New York: Alfred A. Knopf, 1954. Item #04674
The Belles of St. Trinian's and other Cartoons
SEARLE, Ronald. The Female Approach. Cartoons by Ronald Searle with an Introduction by Malcolm Muggeridge, Editor of Punch. London: Alfred A. Knopf, 1954.
First American Edition. Small quarto (10 x 7 1/4 inches; 253 x 184 mm.). [ii, blank], x, 147,  pp. Profusely illustrated with over 150 black & white drawings.
Publisher's red boards, front cover with rectangular pictorial design in black, white and red. Spine decoratively lettered in black, white and red. Some minor rubbing to spine extremities and corners. Original pictorial dust-jacket, also with minor rubbing to spine extremities and corners. An excellent copy.
"Some crazy weather is moving in on America, originating in the British Isles. High risibility is forecast, and there will be gales of laughter. The average mean laugh will be well above normal, to be followed by chortles of variable high-pressure chuckles. Clouds of gloom will be dispelled. This harbinger of humor is Ronald Searle, England's most discussed cartoonist, whose books when published there have outsold hotcakes two to one. Mr. Searle is the creator of "St. Trinian's, " a celebrated academy for young gentlewomen which has become part of the warp and woof of English society, poor thing. He taes witty and often acid looks at all of us - but why go on? One random Searle cartoon is more persuasive than anything that could be said on this flap. So -" (Dust jacket front flap).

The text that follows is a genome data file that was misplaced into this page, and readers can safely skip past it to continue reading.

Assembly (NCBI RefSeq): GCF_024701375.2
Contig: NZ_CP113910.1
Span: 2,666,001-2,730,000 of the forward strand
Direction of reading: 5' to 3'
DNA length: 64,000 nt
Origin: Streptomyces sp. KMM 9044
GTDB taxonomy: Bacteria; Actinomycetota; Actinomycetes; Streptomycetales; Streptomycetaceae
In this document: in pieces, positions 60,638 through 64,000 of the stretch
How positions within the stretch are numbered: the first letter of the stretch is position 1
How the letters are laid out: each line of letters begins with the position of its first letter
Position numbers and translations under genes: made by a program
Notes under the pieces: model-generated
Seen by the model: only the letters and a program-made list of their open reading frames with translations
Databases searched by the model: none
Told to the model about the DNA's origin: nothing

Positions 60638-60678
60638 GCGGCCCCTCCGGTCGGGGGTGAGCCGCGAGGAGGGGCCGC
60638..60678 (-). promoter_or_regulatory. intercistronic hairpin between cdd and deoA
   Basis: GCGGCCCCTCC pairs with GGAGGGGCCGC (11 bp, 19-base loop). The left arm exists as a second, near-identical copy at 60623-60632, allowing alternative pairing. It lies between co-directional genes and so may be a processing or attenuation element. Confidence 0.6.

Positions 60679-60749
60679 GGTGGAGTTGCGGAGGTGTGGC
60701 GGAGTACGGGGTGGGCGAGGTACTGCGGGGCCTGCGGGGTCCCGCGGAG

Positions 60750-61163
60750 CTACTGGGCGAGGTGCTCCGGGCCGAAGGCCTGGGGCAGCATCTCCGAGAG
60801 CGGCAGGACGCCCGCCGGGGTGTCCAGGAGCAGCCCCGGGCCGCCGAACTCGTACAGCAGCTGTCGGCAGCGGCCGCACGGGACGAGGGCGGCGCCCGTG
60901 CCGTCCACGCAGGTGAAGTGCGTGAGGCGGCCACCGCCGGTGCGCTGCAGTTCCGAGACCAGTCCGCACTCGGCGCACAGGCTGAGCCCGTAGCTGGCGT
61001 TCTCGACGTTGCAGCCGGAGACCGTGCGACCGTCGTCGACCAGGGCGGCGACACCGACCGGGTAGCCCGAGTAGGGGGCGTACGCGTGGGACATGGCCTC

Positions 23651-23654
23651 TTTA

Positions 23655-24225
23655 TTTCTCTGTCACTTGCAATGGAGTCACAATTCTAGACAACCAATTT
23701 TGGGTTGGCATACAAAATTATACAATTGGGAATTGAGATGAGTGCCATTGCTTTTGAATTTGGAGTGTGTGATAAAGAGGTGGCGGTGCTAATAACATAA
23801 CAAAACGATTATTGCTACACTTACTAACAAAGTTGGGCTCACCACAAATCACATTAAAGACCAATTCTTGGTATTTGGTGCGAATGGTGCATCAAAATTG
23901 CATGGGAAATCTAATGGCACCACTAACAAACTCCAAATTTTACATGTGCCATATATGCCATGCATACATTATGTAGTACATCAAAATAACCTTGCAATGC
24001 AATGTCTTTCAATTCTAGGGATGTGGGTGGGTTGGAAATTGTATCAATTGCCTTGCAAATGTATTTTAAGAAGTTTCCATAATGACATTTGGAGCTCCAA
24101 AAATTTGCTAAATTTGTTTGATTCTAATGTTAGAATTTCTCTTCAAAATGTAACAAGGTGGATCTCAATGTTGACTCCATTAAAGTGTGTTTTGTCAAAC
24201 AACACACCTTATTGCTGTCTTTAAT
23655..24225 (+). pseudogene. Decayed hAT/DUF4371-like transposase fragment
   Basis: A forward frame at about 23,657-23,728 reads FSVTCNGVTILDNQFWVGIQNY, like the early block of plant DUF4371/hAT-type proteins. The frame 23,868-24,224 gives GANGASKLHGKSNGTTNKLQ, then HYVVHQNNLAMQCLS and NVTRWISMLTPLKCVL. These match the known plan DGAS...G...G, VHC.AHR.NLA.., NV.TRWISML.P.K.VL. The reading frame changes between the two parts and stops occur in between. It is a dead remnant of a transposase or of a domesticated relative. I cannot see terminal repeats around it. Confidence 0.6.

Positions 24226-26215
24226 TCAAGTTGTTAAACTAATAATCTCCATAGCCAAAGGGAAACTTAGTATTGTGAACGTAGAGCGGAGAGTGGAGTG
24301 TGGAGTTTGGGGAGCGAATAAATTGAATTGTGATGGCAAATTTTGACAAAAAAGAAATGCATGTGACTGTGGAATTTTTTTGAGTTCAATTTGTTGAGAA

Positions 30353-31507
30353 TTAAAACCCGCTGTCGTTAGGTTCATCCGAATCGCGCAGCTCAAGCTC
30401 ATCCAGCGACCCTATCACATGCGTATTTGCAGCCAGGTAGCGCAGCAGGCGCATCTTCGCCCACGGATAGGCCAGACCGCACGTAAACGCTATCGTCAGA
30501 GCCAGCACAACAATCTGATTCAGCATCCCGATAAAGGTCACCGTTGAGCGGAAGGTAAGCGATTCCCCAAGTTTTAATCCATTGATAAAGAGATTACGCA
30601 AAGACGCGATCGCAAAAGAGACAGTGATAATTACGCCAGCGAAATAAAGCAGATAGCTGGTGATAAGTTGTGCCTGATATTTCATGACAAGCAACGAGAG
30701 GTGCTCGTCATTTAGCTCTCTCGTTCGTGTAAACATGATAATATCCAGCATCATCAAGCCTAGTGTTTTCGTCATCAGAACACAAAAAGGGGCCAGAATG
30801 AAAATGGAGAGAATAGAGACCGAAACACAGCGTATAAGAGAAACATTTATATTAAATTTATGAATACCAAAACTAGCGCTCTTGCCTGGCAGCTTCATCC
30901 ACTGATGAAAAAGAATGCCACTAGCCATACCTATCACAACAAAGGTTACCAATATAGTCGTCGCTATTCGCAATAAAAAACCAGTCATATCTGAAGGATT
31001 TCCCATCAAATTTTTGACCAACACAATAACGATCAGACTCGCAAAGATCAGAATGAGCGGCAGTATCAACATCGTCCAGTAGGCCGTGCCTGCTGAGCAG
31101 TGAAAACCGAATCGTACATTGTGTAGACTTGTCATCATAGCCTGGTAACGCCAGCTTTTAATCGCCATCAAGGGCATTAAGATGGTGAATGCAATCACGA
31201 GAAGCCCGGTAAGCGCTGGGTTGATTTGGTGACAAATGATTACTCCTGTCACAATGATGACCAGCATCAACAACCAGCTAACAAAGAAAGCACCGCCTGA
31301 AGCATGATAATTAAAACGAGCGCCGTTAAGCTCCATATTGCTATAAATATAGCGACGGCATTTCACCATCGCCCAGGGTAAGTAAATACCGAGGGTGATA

Ronald William Fordham Searle, CBE, RDI (3 March 1920 – 30 December 2011) was a British artist and satirical cartoonist. He is perhaps best remembered as the creator of St Trinian's School and for his collaboration with Geoffrey Willans on the Molesworth series. After moving to Paris in 1961, he worked more on reportage for Life and Holiday and less on cartoons. He also continued to work in a broad range of media and created books (including his well-known cat books), animated films and sculpture for commemorative medals, both for the French Mint and the British Art Medal Society. Searle did a considerable amount of designing for the cinema, and in 1965, he completed the opening, intermission and closing credits for the comedy film Those Magnificent Men in their Flying Machines as well as the 1969 film Monte Carlo or Bust!. In 1975, the full-length cartoon Dick Deadeye, or Duty Done was released. It is based on the character and songs from H.M.S. Pinafore.